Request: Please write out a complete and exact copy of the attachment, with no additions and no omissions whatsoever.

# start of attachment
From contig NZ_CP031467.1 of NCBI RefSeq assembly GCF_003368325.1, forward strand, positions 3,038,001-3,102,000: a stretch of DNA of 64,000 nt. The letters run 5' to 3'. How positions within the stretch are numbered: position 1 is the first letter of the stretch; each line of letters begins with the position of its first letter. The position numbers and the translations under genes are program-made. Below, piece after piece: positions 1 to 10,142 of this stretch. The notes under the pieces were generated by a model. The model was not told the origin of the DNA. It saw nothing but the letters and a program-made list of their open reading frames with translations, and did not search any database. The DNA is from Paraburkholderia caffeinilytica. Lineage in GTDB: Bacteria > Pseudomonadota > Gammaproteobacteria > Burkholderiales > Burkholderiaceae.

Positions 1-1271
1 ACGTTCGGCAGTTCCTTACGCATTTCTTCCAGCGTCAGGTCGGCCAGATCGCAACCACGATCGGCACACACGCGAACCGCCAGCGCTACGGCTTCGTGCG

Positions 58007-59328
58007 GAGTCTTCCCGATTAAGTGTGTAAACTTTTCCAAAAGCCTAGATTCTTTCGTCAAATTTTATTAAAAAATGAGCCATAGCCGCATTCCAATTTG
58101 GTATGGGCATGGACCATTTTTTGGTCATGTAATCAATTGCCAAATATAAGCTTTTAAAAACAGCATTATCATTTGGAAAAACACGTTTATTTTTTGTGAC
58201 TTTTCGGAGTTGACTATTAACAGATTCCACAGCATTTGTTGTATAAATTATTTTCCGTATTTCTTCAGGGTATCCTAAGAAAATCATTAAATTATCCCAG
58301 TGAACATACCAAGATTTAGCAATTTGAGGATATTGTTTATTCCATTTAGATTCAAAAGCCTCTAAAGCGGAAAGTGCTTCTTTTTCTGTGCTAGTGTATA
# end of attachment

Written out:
From contig NZ_CP031467.1 of NCBI RefSeq assembly GCF_003368325.1, forward strand, positions 3,038,001-3,102,000: a stretch of DNA of 64,000 nt. The letters run 5' to 3'. How positions within the stretch are numbered: position 1 is the first letter of the stretch; each line of letters begins with the position of its first letter. The position numbers and the translations under genes are program-made. Below, piece after piece: positions 1 to 10,142 of this stretch. The notes under the pieces were generated by a model. The model was not told the origin of the DNA. It saw nothing but the letters and a program-made list of their open reading frames with translations, and did not search any database. The DNA is from Paraburkholderia caffeinilytica. Lineage in GTDB: Bacteria > Pseudomonadota > Gammaproteobacteria > Burkholderiales > Burkholderiaceae.

Positions 1-1271
1 ACGTTCGGCAGTTCCTTACGCATTTCTTCCAGCGTCAGGTCGGCCAGATCGCAACCACGATCGGCACACACGCGAACCGCCAGCGCTACGGCTTCGTGCG

Positions 58007-59328
58007 GAGTCTTCCCGATTAAGTGTGTAAACTTTTCCAAAAGCCTAGATTCTTTCGTCAAATTTTATTAAAAAATGAGCCATAGCCGCATTCCAATTTG
58101 GTATGGGCATGGACCATTTTTTGGTCATGTAATCAATTGCCAAATATAAGCTTTTAAAAACAGCATTATCATTTGGAAAAACACGTTTATTTTTTGTGAC
58201 TTTTCGGAGTTGACTATTAACAGATTCCACAGCATTTGTTGTATAAATTATTTTCCGTATTTCTTCAGGGTATCCTAAGAAAATCATTAAATTATCCCAG
58301 TGAACATACCAAGATTTAGCAATTTGAGGATATTGTTTATTCCATTTAGATTCAAAAGCCTCTAAAGCGGAAAGTGCTTCTTTTTCTGTGCTAGTGTATA